Besides these defines, you should also set SD_READONLY_FLAG. This is needed because autoboot only works if your memory card is locked and saving pictures only works if it is unlocked. Because the card lock is not a "true" lock, CHDK can fake that the card is unlocked by unsetting this flag. Note that there typically is no define to indicate the index of physw_status that is used, so make sure that the code you have uses the right index.

Finally, if your camera has a jog dial, kbd.c should implement the functions Get_JogDial() and get_jogdial_direction(). Don't forget to check that turning the dial in, for example, the CHDK menu feels intuitive.

With this file complete, you should be able to actually use the CHDK. Of course only as far as the functionality that you have enabled at this point allows you.


In capt_seq.c we have two modified tasks: capt_seq_task() and exp_drv_task(). These are adapted to support saving RAW files, using a remote (USB) trigger and changing the exposure settings (including the addition of very long exposure times).


Here we have just on task. An adapted movie_record_task() to allow optical zooming during recording as well as changing the movie quality.


The function ubasic_set_led() is a bit of an odd one as it has no clearly defined behaviour (due to the fact that different cameras have different number and kinds of leds). The best guess seems to be to just try and approximate the behaviour as described in the documentation of the UBASIC set_led function.


In main.c there are essentially three main things to adjust. First of all we have modemap[] (and mode_get()). The way to populate this table is the same as with key_map[] in kbd.c. Use the debug OSD with "Props" to show item PROPCASE_SHOOTING_MODE (see include/propcase1.h or include/propcase2.h, depending on your camera, for the right number) and change modes to see what value is shown. You might need to extend the enumeration in include/platform.h if your camera has new kinds of modes.

Secondly, there is fl_tbl[] (with CF_EFL and zoom_points). Depending on the number of different zoom steps your camera supports, there are two implementations. One has a table with all possible focal lengths (one for each zoom step; see, for example, the IXUS 980 port) while the other has just a small number of focal lengths and calculates the others through interpolation (see, for example, the SX10 port). To get the values for fl_tbl[] make a picture for each zoom step you put in the table and check the EXIF data for the reported focal length. The entries are in micrometers (i.e. mm*1000). To calculate the value for CF_EFL see the comments in the IXUS 980 port. Note that this value is typically multiplied by 1000 or 10000 to allow for accurate calculations using just integers (this factor is eliminated in get_effective_focal_length()).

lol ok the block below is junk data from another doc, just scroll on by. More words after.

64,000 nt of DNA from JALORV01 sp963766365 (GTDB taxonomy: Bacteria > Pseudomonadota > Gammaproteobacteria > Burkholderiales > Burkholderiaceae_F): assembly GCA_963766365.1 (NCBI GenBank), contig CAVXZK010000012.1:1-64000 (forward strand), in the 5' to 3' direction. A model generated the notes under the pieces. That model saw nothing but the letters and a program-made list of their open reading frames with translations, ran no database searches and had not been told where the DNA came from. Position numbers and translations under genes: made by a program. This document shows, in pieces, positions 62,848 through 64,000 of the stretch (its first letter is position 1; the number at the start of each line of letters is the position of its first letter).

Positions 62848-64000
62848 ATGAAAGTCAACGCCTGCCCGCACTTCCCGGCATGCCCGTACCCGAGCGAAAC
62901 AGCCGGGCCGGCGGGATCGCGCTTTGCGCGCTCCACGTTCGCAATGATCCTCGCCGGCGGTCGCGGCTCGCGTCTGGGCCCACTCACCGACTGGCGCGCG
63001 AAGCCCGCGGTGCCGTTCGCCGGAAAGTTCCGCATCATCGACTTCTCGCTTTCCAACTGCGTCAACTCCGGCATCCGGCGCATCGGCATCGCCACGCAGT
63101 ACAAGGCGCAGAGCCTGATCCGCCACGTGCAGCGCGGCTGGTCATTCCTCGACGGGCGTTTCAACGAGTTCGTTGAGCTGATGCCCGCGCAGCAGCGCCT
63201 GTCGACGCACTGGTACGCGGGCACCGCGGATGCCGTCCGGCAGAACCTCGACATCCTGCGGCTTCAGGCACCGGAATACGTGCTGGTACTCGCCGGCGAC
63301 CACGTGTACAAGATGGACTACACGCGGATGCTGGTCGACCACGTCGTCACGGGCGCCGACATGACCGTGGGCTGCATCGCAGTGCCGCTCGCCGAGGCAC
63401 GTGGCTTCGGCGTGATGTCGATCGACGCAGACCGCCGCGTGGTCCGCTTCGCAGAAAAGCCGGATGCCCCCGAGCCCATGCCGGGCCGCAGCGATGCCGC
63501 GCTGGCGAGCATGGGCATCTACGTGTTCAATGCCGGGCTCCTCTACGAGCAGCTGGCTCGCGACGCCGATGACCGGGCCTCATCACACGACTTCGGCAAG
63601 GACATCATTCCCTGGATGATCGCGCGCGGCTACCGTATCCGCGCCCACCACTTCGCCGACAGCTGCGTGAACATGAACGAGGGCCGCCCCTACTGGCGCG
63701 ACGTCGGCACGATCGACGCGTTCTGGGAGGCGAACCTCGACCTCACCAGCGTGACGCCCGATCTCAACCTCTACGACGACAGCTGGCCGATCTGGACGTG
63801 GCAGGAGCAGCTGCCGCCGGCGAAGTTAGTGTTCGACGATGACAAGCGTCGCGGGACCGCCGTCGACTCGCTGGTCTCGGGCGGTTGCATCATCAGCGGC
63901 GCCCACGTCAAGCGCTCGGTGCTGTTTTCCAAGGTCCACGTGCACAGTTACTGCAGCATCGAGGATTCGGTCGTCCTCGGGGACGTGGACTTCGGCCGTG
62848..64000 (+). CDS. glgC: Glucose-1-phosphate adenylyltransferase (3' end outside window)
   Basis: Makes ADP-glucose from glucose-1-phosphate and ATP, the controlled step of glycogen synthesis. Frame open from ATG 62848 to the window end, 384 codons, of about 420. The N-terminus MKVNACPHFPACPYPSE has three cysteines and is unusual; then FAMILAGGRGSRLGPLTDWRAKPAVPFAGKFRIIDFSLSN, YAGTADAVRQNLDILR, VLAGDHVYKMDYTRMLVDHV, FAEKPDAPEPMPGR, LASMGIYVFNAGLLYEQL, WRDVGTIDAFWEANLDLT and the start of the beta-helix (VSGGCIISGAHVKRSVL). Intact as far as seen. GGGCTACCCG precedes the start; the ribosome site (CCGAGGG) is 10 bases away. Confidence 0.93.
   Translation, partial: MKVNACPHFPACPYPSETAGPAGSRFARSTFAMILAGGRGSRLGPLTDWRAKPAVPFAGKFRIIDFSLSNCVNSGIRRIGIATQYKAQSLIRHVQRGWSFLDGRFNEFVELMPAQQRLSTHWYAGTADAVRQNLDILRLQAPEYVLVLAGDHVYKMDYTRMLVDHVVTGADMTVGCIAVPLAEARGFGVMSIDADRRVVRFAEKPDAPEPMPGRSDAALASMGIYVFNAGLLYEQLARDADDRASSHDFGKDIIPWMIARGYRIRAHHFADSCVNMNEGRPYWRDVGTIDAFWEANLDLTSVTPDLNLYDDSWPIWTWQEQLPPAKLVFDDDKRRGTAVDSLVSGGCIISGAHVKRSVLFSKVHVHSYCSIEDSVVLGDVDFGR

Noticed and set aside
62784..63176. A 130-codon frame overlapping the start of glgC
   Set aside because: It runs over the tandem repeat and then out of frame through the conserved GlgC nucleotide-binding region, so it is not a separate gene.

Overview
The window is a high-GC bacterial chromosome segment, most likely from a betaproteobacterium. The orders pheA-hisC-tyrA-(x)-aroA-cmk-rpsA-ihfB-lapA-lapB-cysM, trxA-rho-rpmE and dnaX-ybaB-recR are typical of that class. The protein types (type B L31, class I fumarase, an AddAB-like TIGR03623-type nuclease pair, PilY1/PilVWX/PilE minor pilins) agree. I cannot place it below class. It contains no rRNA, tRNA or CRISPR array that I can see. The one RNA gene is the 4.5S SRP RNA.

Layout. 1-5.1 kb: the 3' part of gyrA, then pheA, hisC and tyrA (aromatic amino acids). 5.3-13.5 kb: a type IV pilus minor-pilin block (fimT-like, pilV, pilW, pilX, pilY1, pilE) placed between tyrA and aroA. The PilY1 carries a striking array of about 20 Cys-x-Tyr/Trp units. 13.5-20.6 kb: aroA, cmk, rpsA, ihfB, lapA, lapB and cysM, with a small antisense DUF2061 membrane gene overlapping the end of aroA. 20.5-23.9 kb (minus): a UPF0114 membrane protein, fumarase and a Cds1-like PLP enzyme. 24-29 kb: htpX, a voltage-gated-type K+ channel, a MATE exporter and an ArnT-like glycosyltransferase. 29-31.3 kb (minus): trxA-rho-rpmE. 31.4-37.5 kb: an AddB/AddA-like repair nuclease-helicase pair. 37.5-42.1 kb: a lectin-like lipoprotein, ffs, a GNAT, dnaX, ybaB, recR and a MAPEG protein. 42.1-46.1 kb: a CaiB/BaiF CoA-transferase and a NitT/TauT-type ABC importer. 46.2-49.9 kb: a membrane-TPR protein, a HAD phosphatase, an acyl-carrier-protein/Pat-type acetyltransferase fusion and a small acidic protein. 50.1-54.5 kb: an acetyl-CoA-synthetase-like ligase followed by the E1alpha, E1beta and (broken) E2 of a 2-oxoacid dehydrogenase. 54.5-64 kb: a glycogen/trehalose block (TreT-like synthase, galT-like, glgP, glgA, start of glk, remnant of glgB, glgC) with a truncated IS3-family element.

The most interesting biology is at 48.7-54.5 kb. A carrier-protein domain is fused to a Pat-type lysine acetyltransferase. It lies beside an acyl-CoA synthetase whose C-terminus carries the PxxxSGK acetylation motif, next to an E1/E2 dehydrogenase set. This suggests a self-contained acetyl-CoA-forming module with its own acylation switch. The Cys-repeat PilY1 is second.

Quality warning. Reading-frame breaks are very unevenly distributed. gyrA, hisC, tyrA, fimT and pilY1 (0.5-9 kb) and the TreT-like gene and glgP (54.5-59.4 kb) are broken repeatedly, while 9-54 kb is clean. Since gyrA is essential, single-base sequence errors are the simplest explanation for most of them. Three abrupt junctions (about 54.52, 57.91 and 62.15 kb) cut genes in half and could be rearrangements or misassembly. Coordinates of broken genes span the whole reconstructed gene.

To conclude this file, we have the get_vbatt_min() and get_vbatt_max() functions. Get the values by observing the voltages that CHDK reports over time (you'll have to change the display of percentage to voltage in the CHDK menu). You might want to take numbers that deviate a bit from the actually observed minimum and maximum, as the decrease over time is not linear and is likely to be higher at the limits.


To fill aperture_sizes_table[] you can use the same method as for filling fl_tbl[] in main.c. In case your camera doesn't have an actual diaphragm, you just take pictures at the available zoom steps. Twice if your camera has an ND filter (once with filter and once without; either use the ND-filter option from the CHDK menu, if you have the right values in platform/<camera>/sub/<version>/stubs_entry(_2).S, or find specific modes that make sure the filter is used or not). The entries are of the form { idx, av, string } with idx starting from 9, av the values of PROPCASE_AV and string a string representation of the aperture (the value of which you can get from the EXIF data).

To fill iso_table[] you check PROPCASE_ISO_MODE for the different ISO values the camera allows you to select. Note that Auto gets index 0 and HI gets index -1.

Note that I haven't personally adapted the shutter_speeds_table[], but to fill it you essentially have to try various exposure times and see if there is a difference with others. If not, you know that the used exposure time wasn't really supported.

Finally, you'll have to find the right values for PARAM_FILE_COUNTER and PARAM_EXPOSURE_COUNTER by using the debug OSD. You can easily detect them by taking a picture and noting which value changes. Note that PARAM_FILE_COUNTER is a big number as it actually contains multiple counters (see its usage in platform/generic/shooting.c; taking a picture will add 16 to the number as a whole.


Add your camera to the right definition of nTxtbl. This table should correspond with the zoom-step indices used for fl_tbl[] in platform/<camera>/shooting.c.

Getting your first version out

If all went well, you should have a reasonably decent initial port by now. Post it on the forum, add a link to the wiki page for your camera and keep your fingers crossed.